The archduke expected an envelopment, especially on his left so as to cut the natural line of communication with Bohemia, from which must come any reinforcement from Archduke Johann. This was the type of maneuver that any good tactician might undertake and that the emperor had taught the Austrian army to expect during the past 13 years. Yet, Napoleon again deceived his adversary. His secret thrust was to strike where he was not expected, at the vulnerable point in the enemy’s dispositions. Reinforcing the wings of the Austrian line out of fear of an envelopment had of necessity weakened the center. It was there that Napoleon would apply his offensive effort. And at that point stood Wagram.
After several hours of relentless combat, Wagram was on the point of being taken and the Austrian line broken. At that moment, a foolish event occurred that put everything at risk. Reaching the Wagram plateau, two of Bernadotte’s Saxon battalions were attacked by Macdonald’s Italians, who mistook them for Austrians because of similarities of uniform. This produced a rout in Bernadotte’s corps, a rout that the Imperial Guard had enormous difficulty in containing. Oudinot’s neighboring corps was constrained to pull back to protect its flank, and the Austrians profited by sealing the breach in their lines.
An imminent victory dissipated in a few seconds. Night approached, forcing the opponents to recommence on the next day, July 6.
But this time it was the Archduke who took the initiative, undoubtedly emboldened by the French disappointment of the previous day. Beginning at 4:00 a.m., he launched a violent attack on the French right, held by Davout, as much to preempt any attempt at envelopment as to make a diversion. Soon thereafter he attacked Massena on the left wing, along the Danube, with the evident intention of cutting Napoleon’s communications with the island of Lobau and seizing its bridges. The archduke attempted to strike a blow similar to that of Napoleon at Friedland.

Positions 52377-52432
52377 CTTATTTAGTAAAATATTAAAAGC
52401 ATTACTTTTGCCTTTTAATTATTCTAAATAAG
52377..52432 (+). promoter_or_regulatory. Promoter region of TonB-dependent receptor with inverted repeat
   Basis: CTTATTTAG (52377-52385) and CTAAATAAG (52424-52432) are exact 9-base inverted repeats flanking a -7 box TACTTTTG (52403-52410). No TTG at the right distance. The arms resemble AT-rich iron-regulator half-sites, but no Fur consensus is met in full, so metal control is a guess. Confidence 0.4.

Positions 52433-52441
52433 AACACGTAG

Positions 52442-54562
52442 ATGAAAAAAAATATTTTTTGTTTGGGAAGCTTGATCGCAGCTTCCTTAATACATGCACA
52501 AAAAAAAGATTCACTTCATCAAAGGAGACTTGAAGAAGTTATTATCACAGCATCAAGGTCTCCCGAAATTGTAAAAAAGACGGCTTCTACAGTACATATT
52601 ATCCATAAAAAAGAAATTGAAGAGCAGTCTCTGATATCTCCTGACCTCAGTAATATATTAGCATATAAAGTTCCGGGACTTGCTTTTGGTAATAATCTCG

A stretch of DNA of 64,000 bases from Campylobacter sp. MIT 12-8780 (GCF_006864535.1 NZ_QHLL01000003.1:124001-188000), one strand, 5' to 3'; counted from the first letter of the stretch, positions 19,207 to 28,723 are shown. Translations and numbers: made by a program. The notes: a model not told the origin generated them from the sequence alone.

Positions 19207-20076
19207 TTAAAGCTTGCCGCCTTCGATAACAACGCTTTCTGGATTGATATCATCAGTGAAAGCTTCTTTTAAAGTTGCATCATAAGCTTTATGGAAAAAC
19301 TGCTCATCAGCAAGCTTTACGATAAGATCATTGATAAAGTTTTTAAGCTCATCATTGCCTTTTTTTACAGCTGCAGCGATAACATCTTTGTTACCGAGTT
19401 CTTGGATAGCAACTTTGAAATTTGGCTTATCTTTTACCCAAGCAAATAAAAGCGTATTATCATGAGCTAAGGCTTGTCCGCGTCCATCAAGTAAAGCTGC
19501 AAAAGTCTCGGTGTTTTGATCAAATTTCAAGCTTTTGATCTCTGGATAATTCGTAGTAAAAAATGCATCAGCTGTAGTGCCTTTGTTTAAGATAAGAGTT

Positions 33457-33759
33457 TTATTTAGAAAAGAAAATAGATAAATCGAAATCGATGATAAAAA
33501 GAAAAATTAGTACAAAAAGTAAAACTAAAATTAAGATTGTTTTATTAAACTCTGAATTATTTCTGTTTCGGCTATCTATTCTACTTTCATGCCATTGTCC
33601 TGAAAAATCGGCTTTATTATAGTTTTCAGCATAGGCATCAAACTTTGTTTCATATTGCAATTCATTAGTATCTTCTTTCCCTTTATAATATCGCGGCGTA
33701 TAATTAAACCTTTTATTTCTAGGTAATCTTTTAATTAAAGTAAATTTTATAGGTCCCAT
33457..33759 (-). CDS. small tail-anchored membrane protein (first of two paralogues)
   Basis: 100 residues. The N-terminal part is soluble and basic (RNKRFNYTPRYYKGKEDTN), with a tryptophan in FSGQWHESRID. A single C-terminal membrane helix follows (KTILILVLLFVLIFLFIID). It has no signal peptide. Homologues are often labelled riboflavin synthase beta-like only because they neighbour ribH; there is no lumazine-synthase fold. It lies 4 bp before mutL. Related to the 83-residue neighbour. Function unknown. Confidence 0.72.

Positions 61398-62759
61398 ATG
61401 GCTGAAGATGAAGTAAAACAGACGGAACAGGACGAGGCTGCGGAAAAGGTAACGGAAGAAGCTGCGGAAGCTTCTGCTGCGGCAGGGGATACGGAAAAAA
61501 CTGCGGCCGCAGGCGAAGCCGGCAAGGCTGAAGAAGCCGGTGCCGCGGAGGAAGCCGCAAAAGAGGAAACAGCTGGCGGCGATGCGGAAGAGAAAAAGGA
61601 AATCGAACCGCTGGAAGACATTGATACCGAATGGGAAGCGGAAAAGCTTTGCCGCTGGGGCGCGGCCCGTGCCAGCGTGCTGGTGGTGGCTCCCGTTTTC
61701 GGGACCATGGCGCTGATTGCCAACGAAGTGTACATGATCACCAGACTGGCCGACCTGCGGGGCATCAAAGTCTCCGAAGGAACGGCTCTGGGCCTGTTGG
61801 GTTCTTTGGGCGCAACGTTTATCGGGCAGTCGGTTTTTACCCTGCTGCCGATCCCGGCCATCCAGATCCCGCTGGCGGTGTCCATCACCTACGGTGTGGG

Napoleon was on the point of succeeding when Bernadotte’s Saxons again routed, dangerously exposing the right wing of Massena, who already had all he could handle. Under fire, the emperor moved quickly to Massena. With one accord, the two organized a defensive block to halt the Austrian envelopment.
Napoleon did not forget his own plan, which the archduke’s dangerous offensive had indirectly favored. Charles’ pronounced effort on his right had of necessity denuded his center, in the area of Aderklaa-Wagram. In that region, the emperor rapidly reassembled a striking force destined to slice open the Austrian line.
At 9:00 a.m., the emperor ordered a general counter-attack. All units advanced at the same time. In the center, on which everything depended, the artillery concentration would enter history under the name of the “Battery of Wagram.” Concentrated on a one-kilometer front before the assault troops, more than 100 cannon fired simultaneously, pulverizing everything with their shot and shell. Continuing to fire, they advanced in good order for two kilometers, always in the lead. After having thus opened the breach, the artillery gave way to Macdonald’s infantry as well as the cavalry and the Grenadier Guards.